Inflammatory bowel diseases include ulcerative colitis and Crohn’s disease. Although these two conditions share similarities, they are quite different.
In this article, we’ll review their differences in symptoms and treatments.
Ulcerative Colitis vs Crohn’s Disease: An Overview
Both ulcerative colitis and Crohn’s disease cause inflammation along the digestive tract. However, Crohn’s disease tends to affect different parts of the track compared to ulcerative colitis. In most cases, Crohn’s disease affects the ileum. This is the last part of the small and large intestine. In as many as 45% of cases, the condition affects both the small and large intestines.
Crohn’s disease can occur in other parts of the digestive system, except for the rectum. But, infections and other complications of the anus can develop into Crohn’s disease.
Ulcerative colitis only affects the large intestine and the rectum is always involved. This condition occurs in the inner layer of the colon, or mucosa, in a continuous segment of the gut. Crohn’s disease can involve all four layers of the gut wall and often appears in patches.
Inflammatory bowel disease currently affects all ethnic groups. However, Crohn’s disease and ulcerative colitis are more prevalent in Caucasians. Specifically, people of Northern European, Anglo-Saxon, or Ashkenazi Jewish descent develop the condition. Hispanics and Asians are likely to have pancolitis, a form of ulcerative colitis that affects the entire colon.
The prevalence of inflammatory bowel diseases is on the rise. In the 1990s, two million people developed a condition. Currently, three million people worldwide live with Crohn’s disease or ulcerative colitis.
Cigarette smoking increases the risk of developing Crohn’s disease and worsens symptoms. It does appear to decrease the risk of ulcerative colitis, though. Contraceptives have also been shown to increase the risk of Crohn’s disease. Surgical removal of the appendix due to appendicitis may lower ulcerative colitis risks.
Non-steroid anti-inflammatory drugs (NSAIDs) and antibiotic use during childhood may increase the risk of both conditions.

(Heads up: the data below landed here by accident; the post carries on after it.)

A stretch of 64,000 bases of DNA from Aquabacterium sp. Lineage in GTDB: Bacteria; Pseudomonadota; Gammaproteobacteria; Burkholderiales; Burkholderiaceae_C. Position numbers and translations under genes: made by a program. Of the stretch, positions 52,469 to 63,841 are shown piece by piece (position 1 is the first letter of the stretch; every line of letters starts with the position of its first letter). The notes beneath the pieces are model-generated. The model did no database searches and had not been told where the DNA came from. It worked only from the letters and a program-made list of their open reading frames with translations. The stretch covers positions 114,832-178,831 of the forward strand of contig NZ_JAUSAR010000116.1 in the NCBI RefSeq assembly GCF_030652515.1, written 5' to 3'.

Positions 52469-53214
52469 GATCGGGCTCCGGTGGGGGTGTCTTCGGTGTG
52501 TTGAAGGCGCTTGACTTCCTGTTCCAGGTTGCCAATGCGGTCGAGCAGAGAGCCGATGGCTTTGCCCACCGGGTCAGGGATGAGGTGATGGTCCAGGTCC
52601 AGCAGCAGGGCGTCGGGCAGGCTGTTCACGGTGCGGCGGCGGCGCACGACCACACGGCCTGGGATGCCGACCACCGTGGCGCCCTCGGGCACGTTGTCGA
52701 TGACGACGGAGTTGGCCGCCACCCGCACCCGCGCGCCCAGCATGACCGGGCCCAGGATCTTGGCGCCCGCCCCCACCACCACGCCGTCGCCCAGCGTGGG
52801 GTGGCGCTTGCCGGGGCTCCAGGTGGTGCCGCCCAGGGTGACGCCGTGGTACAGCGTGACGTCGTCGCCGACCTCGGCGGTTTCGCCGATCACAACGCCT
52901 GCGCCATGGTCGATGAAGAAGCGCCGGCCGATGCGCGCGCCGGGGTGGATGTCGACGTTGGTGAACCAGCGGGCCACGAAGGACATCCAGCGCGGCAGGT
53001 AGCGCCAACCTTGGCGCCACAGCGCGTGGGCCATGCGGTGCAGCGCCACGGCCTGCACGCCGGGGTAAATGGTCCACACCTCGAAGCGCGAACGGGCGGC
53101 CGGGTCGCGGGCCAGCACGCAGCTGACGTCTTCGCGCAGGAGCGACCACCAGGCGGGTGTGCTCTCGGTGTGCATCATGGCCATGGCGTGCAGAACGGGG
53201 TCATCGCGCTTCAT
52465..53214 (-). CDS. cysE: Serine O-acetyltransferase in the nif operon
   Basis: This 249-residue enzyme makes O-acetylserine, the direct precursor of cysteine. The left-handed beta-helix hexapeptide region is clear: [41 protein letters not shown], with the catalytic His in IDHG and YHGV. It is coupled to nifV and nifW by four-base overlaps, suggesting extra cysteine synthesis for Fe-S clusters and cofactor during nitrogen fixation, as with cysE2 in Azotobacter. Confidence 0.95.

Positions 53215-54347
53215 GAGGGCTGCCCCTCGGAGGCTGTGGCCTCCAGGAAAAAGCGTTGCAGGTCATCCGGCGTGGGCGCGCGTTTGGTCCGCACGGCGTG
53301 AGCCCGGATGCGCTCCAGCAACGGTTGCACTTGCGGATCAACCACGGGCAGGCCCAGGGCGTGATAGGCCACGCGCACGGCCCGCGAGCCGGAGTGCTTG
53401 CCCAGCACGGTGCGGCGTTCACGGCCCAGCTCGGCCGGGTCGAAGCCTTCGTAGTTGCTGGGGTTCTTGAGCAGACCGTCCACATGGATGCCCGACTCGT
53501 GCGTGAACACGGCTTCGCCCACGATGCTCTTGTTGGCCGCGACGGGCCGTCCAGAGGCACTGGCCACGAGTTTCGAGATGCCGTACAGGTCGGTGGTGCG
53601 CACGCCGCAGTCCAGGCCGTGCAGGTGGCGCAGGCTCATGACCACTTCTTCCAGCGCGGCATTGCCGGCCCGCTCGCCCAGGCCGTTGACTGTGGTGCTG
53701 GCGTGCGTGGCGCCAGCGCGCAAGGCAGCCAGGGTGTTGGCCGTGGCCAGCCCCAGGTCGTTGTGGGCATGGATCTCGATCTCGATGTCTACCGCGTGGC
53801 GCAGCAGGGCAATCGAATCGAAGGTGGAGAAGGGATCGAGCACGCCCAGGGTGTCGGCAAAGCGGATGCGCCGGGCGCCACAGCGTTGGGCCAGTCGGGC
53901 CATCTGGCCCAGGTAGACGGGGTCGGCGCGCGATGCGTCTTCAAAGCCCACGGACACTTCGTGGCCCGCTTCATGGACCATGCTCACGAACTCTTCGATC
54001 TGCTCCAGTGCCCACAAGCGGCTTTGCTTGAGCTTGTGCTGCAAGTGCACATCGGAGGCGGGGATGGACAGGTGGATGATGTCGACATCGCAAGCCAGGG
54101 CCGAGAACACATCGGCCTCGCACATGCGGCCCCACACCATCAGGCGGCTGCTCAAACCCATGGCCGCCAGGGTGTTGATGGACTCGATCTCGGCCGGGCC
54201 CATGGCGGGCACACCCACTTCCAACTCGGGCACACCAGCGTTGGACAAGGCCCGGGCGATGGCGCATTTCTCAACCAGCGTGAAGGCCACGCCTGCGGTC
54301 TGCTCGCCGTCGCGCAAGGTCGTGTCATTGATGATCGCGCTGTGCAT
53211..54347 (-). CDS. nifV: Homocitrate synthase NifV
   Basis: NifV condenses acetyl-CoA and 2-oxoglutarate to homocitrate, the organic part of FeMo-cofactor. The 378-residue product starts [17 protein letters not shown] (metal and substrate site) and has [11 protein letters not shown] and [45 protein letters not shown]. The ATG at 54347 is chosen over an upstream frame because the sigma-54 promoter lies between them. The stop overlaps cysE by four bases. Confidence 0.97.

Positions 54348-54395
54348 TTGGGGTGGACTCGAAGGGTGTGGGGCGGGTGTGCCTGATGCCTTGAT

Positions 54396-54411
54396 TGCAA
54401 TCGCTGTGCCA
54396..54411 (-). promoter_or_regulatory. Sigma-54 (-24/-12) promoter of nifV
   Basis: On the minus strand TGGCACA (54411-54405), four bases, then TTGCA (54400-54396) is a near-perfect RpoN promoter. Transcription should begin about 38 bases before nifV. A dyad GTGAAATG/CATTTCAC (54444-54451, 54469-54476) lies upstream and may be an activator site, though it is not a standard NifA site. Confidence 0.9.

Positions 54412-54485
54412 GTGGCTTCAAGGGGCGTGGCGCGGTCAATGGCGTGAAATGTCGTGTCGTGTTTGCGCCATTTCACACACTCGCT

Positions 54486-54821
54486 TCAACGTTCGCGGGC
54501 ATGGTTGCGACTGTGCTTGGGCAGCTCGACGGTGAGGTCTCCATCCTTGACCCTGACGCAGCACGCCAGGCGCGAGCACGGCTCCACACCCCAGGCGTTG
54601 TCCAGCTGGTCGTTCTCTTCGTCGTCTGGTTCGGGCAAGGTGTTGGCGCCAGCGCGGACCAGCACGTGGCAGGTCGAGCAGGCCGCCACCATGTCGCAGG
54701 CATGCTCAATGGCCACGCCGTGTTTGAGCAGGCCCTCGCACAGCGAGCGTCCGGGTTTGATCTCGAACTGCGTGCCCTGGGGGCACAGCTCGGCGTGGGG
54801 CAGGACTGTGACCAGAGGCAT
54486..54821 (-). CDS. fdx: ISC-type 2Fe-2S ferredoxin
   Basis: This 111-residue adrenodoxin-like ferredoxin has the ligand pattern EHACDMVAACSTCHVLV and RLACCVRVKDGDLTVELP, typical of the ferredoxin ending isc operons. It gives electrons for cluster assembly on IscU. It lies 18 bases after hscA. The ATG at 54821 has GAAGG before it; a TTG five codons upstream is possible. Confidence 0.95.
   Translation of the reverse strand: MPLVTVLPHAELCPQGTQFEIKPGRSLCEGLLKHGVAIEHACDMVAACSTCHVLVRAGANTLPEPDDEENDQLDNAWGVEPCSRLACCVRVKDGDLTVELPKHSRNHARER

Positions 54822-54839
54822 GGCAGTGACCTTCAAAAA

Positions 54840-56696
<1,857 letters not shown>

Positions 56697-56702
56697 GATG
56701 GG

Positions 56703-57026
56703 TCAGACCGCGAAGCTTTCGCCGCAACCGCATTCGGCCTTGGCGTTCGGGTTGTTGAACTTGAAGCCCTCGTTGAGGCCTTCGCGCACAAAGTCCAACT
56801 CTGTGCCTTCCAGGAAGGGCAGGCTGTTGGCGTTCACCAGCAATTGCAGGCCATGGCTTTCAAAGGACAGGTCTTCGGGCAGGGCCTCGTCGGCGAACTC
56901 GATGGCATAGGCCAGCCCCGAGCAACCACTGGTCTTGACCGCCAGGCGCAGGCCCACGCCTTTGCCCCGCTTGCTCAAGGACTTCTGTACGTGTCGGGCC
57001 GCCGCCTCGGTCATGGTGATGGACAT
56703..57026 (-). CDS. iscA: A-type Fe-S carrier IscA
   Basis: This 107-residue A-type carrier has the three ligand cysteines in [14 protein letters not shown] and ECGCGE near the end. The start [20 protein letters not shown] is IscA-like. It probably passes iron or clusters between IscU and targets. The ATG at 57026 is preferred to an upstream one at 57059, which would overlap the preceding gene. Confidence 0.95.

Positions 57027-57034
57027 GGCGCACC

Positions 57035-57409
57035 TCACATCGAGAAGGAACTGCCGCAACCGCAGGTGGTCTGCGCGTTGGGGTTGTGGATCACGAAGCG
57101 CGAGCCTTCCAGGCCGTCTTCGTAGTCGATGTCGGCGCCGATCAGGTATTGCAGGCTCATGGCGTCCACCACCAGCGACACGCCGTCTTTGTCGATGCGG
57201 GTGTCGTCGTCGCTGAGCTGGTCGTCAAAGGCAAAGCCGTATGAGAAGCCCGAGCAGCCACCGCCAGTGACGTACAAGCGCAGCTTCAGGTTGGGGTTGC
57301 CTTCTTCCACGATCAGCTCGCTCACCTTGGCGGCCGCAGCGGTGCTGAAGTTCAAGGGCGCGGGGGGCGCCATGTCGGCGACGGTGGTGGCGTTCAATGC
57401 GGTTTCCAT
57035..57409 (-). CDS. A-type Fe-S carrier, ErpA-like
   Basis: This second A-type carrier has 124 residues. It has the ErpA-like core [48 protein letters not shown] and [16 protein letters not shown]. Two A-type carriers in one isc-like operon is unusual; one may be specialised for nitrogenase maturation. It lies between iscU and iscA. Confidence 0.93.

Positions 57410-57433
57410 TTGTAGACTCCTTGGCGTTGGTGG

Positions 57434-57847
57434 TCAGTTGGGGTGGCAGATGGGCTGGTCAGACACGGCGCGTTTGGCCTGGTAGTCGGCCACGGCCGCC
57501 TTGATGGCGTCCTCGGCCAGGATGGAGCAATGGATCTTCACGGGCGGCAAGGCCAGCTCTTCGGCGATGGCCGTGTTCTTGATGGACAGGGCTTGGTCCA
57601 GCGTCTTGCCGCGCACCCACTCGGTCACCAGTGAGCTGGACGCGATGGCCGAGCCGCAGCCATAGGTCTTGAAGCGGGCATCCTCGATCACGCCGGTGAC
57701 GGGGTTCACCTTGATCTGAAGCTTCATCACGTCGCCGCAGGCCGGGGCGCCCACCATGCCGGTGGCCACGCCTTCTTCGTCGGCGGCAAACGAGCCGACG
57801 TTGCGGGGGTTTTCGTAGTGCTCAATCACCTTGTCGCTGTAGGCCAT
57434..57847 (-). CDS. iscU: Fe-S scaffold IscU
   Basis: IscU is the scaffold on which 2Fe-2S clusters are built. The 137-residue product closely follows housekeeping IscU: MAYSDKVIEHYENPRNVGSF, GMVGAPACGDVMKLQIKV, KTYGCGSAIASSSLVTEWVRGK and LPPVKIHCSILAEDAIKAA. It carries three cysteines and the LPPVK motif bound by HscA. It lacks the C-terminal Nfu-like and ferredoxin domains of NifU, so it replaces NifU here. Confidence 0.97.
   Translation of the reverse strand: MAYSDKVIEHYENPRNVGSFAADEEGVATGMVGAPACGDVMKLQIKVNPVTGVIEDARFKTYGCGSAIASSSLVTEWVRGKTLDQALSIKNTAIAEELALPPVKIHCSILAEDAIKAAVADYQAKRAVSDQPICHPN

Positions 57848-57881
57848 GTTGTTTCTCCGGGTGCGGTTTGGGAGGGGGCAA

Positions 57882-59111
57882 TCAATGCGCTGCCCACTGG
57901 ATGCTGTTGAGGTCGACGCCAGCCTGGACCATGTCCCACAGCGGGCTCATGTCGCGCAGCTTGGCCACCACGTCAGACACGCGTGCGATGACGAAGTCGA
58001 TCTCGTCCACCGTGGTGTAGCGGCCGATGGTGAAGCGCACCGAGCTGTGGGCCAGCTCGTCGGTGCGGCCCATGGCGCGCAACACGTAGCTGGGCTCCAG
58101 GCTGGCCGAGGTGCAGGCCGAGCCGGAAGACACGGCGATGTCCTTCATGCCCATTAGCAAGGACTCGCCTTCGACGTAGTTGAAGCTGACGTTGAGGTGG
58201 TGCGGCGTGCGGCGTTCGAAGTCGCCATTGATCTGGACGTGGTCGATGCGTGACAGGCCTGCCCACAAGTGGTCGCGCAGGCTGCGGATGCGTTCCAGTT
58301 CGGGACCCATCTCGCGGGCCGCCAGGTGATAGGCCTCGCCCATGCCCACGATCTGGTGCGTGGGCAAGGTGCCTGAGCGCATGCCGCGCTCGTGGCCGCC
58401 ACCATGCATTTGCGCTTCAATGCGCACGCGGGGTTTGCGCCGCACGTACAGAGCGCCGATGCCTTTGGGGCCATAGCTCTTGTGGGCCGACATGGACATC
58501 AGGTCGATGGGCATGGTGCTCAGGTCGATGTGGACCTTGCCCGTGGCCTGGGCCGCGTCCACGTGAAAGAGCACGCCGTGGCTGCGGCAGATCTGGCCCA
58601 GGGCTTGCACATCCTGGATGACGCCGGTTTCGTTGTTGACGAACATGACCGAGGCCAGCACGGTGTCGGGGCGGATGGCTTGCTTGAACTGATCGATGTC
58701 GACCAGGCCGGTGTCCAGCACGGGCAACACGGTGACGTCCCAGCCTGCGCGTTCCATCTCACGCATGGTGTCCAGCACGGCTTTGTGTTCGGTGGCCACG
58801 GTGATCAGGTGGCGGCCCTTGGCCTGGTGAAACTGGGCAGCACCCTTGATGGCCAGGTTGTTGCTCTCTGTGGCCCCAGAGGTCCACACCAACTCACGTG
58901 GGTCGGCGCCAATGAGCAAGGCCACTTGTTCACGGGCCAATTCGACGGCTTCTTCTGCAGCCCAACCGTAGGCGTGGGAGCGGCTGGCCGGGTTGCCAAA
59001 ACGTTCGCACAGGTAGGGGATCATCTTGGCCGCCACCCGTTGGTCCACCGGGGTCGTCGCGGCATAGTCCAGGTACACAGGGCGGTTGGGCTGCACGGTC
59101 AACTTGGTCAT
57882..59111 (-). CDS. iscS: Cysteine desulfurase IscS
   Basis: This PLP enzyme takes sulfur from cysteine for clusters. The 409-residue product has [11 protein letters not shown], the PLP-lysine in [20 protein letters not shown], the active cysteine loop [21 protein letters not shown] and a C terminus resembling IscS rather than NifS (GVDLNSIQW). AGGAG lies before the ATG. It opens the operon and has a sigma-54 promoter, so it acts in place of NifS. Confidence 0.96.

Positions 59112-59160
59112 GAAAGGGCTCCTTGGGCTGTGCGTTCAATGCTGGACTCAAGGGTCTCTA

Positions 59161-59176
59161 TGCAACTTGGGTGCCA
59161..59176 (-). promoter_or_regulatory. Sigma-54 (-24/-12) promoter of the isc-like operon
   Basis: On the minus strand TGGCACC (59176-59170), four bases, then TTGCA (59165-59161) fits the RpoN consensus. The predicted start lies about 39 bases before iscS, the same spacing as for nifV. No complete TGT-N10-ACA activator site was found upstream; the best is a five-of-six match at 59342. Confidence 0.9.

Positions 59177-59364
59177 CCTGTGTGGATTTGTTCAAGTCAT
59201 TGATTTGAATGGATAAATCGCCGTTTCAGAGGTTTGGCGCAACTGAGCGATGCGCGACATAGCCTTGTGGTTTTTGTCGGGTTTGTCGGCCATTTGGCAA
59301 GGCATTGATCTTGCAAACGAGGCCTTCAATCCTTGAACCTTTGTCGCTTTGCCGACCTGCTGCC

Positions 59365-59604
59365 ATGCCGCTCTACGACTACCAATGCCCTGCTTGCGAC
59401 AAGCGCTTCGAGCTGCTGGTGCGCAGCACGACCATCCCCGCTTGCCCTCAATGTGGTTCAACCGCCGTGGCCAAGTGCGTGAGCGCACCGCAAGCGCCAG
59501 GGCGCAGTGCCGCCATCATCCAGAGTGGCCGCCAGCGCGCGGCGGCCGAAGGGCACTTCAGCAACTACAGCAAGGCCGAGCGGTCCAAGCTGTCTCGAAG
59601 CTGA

Symptoms and Complications
While ulcerative colitis and Crohn’s disease are different conditions, they do share symptoms. These include:
Crampy abdominal pain
Loss of appetite
Blood in stool
Ulcerative colitis affects the rectum, leading to rectal bleeding. Other symptoms include the urge to defecate and the inability to have a bowel movement.
There are different classifications of ulcerative colitis depending on where it’s located.
Ulcerative Proctitis – This affects the rectum and rectal bleeding may be the only sign of it. When inflammation involves the rectum, we refer to the lower segment of the colon as proctosigmoiditis. Along with bloody diarrhea, people experience abdominal cramps and the inability to defecate.
Left-Sided Colitis – In this form of ulcerative colitis, inflammation affects the rectum, lower part of the colon, and descending colon. It causes occasional pain on the left side and other symptoms.
Pancolitis – The most severe form of the condition affects the entire colon. It causes severe bloody diarrhea, abdominal cramps, significant fatigue, weight loss, and loss of appetite. Some individuals may experience complications with these conditions.
Complications for Crohn’s disease include:
Intestinal obstruction, which may need surgery
Ulcers of the intestinal wall
Fistulas between the intestine and skin or intestine and other organs
Complications of ulcerative colitis include:
Perforation of the colon
Rapid swelling of the colon (toxic megacolon)
Both of these conditions increase the risk of the following:
Nutrient deficiencies (A, D, E, K, B12, iron, calcium, magnesium)
It’s important to note that these conditions can manifest outside the digestive tract. This looks like inflammation of the joints, skin, and eyes.
There are many treatment options for those with ulcerative colitis and Crohn’s disease. Doctors may prescribe anti-inflammatory drugs like 5-Aminosalicylic acid for both. Corticosteroids can also help during flare-ups, but should not be used for maintenance.
These are often used after surgery to prevent recurrences. Some cases may require surgery in case of intestinal obstructions.
Antibiotics may also be helpful with Crohn’s disease.
Ulcerative Colitis Treatments
If corticosteroids do not affect ulcerative colitis, there are some different options. Individuals may take the following anti-TNF medications:
Antibiotics may be helpful in cases of toxic colitis, too.
Some individuals may need surgery to remove part of the colon as well.
Which Has a Better Prognosis?
Does Crohn’s disease or ulcerative colitis have a better prognosis? Overall, both conditions have a pretty good prognosis. The important thing is to manage the condition and avoid flare-up triggers.
Both conditions can be unpredictable at times. Some may consider ulcerative colitis worse than Crohn’s due to its severe forms and surgeries. These surgeries are riskier for individuals over the age of 50 due to postoperative complications.
Undetected and untreated cases of both conditions can also cause serious complications. These include colon cancer and effects on other organs.